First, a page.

Pakistan brands Donald Trump ‘ignorant’
Pakistan has historically been among the top recipients of US aid, receiving $633 million in 2015
Pakistan’s interior minister has launched a blistering assault on “ignorant” Donald Trump after the Republican presidential frontrunner vowed to free the doctor who helped track down Osama bin Laden if he wins office.
Chaudhry Nisar Ali Khan said the “government of Pakistan and not Donald Trump” will decide the fate of Shakeel Afridi, languishing in prison five years after his fake vaccination program helped the CIA track and kill the Al-Qaeda leader.
Khan spoke late Monday in response to an interview with Trump on Fox News on Friday in which the billionaire claimed that if he became president he would have Afridi out of prison “in two minutes”.
“I would tell them, let them (him) out and I’m sure they would let them (him) out. Because we give a lot of aid to Pakistan,” Trump said, adding that Pakistan “takes advantage like everybody else”.
Pakistan has historically been among the top recipients of US aid, receiving $633 million in 2015 according to USAID and billions in previous decades.
But Khan said the “peanuts” the US has given his country “should not be used to threaten or browbeat us into following Mr Trump’s misguided vision of foreign policy.”
“Pakistan is not a colony of the United States of America,” he said, adding that Trump’s comment “serves to show not only his insensitivity but also his ignorance about Pakistan.”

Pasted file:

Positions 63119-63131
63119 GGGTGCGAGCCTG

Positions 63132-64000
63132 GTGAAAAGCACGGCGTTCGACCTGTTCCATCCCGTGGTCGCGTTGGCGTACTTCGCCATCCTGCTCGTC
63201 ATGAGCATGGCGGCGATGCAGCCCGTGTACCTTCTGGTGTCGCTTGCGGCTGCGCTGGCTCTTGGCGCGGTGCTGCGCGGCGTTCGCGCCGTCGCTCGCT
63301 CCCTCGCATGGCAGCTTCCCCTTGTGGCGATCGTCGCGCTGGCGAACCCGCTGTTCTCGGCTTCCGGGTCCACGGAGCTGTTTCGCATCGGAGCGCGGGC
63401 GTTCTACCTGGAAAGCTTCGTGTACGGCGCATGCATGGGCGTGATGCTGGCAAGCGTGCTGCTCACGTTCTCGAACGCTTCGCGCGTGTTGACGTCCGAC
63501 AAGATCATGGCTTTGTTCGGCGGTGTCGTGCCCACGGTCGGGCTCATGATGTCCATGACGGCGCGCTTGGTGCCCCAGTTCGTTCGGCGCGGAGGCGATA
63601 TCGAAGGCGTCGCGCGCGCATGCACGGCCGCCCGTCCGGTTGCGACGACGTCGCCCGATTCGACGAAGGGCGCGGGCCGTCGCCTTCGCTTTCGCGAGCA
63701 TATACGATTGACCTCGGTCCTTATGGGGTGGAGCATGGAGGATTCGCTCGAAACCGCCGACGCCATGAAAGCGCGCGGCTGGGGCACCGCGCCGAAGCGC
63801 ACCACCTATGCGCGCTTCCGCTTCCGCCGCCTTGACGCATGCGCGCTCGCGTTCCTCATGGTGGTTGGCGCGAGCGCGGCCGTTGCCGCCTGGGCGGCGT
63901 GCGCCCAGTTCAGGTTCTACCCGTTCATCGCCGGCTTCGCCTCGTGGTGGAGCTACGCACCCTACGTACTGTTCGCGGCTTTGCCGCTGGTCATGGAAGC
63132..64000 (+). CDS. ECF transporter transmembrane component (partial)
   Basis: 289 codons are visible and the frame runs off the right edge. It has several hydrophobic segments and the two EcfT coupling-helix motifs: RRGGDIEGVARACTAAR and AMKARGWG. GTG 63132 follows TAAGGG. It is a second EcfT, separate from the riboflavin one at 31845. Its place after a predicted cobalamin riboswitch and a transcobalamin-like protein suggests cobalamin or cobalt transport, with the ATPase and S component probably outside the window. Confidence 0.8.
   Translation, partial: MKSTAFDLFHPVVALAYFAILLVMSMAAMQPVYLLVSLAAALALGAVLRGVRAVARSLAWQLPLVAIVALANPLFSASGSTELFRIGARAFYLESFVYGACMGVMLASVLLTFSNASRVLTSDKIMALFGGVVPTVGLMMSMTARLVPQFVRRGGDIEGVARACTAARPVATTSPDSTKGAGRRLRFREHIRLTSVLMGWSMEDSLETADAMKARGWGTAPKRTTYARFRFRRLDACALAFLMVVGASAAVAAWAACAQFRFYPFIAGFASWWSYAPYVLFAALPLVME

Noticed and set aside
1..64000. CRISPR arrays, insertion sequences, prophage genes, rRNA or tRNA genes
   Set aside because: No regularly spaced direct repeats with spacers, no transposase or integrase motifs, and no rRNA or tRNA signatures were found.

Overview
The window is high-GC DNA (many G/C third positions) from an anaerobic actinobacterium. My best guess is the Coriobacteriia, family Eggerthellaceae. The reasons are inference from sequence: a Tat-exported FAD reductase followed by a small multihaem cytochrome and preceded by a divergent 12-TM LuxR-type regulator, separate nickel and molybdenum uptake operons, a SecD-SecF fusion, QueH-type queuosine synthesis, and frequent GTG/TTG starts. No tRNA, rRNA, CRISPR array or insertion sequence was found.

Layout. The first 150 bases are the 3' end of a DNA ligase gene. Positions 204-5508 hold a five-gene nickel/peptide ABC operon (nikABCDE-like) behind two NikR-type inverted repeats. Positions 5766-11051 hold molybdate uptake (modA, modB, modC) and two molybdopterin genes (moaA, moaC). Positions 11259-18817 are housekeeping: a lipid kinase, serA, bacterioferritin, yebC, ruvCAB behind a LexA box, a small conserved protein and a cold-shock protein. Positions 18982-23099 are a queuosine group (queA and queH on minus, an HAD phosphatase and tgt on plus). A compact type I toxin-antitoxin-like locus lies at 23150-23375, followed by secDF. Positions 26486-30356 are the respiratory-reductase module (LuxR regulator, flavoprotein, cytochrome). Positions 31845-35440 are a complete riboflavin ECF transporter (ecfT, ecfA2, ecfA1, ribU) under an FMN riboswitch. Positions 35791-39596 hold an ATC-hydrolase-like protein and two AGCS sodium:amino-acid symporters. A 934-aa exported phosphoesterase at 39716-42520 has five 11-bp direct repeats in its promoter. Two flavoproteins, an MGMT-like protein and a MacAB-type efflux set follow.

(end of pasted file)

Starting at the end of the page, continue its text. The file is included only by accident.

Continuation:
Afridi was accused of ties with militants and thrown in jail weeks after bin Laden’s death in a US raid on the garrison city of Abbottabad on May 2, 2011.
Details of Afridi’s involvement are murky, but it is known that he ran a fake vaccination program that helped obtain genetic samples from the city which led the CIA to bin Laden. He was hiding there under the noses of senior Pakistani military officers.
In response to Afridi’s jailing a furious US Senate committee voted to cut aid to Islamabad by $33 million -- $1 million for each year of his original sentence.
The sentence was later cut by 10 years, but since then US pressure for Afridi’s release has tapered off. The doctor, who has always maintained his innocence, has no access to a lawyer and his appeal against the sentence has stalled.
“We believe he’s been unjustly imprisoned,” US State Department spokesman Mark Toner said Friday when questioned about Afridi after Trump’s interview.
He said the US continues “to raise this issue at the highest levels” but has been given no firm assurances by Pakistan over Afridi’s release.
Trump also said during the interview that US troops should stay in Afghanistan “because it’s adjacent and right next to Pakistan which has nuclear weapons.”